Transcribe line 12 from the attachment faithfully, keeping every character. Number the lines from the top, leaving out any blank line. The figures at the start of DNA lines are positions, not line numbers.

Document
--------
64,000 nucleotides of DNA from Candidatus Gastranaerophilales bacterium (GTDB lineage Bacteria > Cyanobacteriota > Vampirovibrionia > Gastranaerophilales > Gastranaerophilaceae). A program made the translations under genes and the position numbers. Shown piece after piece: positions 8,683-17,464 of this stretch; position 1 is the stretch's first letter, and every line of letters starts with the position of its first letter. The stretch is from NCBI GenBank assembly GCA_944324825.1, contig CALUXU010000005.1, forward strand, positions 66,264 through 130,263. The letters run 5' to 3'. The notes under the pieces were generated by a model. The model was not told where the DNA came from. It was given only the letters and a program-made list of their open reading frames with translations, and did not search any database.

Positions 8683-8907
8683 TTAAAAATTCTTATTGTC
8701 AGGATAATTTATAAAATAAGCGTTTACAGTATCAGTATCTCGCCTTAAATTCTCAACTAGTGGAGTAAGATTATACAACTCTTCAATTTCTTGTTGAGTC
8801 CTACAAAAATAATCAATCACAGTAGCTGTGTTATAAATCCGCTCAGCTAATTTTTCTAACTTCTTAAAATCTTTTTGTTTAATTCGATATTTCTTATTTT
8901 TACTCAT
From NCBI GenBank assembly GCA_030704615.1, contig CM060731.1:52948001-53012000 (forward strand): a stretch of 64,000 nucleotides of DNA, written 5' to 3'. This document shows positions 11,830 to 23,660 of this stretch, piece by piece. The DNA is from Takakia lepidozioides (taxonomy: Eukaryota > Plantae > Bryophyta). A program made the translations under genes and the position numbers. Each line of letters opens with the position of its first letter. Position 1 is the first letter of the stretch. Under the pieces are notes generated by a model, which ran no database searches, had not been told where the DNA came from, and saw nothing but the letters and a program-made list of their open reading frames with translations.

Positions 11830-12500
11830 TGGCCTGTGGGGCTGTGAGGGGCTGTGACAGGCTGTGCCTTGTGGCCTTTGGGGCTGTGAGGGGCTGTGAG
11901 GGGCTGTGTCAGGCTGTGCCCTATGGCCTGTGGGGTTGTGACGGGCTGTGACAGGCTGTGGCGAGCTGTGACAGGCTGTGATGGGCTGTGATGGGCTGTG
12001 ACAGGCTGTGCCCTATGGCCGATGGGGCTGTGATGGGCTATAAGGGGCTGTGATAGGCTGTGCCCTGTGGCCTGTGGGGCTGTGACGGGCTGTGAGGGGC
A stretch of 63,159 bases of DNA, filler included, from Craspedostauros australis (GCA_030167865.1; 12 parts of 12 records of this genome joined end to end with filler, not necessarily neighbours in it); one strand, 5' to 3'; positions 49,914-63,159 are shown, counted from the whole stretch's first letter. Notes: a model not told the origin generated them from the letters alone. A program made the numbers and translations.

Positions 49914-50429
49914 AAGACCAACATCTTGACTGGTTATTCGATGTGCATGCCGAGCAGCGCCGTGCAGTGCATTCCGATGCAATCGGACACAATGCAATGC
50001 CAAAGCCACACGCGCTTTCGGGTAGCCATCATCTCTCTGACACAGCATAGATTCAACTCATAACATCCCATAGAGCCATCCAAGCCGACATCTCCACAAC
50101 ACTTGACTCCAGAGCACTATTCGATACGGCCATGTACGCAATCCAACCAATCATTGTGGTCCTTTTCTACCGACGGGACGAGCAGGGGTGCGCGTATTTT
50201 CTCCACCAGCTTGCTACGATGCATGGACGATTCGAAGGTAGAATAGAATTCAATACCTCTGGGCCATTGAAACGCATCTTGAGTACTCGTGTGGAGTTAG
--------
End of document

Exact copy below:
A stretch of 63,159 bases of DNA, filler included, from Craspedostauros australis (GCA_030167865.1; 12 parts of 12 records of this genome joined end to end with filler, not necessarily neighbours in it); one strand, 5' to 3'; positions 49,914-63,159 are shown, counted from the whole stretch's first letter. Notes: a model not told the origin generated them from the letters alone. A program made the numbers and translations.